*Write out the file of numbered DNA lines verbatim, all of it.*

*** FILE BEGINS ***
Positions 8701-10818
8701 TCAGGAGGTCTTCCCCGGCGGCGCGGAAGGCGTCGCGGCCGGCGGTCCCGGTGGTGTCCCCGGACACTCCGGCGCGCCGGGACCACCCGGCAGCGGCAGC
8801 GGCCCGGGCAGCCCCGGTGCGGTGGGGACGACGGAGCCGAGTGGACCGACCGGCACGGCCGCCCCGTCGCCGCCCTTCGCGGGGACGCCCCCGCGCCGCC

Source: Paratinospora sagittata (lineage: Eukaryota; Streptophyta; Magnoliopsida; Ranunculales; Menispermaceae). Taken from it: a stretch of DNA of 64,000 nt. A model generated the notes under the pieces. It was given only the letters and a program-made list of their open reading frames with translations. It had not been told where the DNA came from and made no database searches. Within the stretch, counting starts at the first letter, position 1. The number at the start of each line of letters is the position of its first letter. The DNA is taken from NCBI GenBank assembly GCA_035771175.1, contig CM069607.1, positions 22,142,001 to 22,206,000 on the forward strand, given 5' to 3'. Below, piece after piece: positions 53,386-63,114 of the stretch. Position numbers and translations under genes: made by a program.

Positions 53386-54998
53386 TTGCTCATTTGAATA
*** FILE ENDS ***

Positions 8701-10818
8701 TCAGGAGGTCTTCCCCGGCGGCGCGGAAGGCGTCGCGGCCGGCGGTCCCGGTGGTGTCCCCGGACACTCCGGCGCGCCGGGACCACCCGGCAGCGGCAGC
8801 GGCCCGGGCAGCCCCGGTGCGGTGGGGACGACGGAGCCGAGTGGACCGACCGGCACGGCCGCCCCGTCGCCGCCCTTCGCGGGGACGCCCCCGCGCCGCC

Source: Paratinospora sagittata (lineage: Eukaryota; Streptophyta; Magnoliopsida; Ranunculales; Menispermaceae). Taken from it: a stretch of DNA of 64,000 nt. A model generated the notes under the pieces. It was given only the letters and a program-made list of their open reading frames with translations. It had not been told where the DNA came from and made no database searches. Within the stretch, counting starts at the first letter, position 1. The number at the start of each line of letters is the position of its first letter. The DNA is taken from NCBI GenBank assembly GCA_035771175.1, contig CM069607.1, positions 22,142,001 to 22,206,000 on the forward strand, given 5' to 3'. Below, piece after piece: positions 53,386-63,114 of the stretch. Position numbers and translations under genes: made by a program.

Positions 53386-54998
53386 TTGCTCATTTGAATA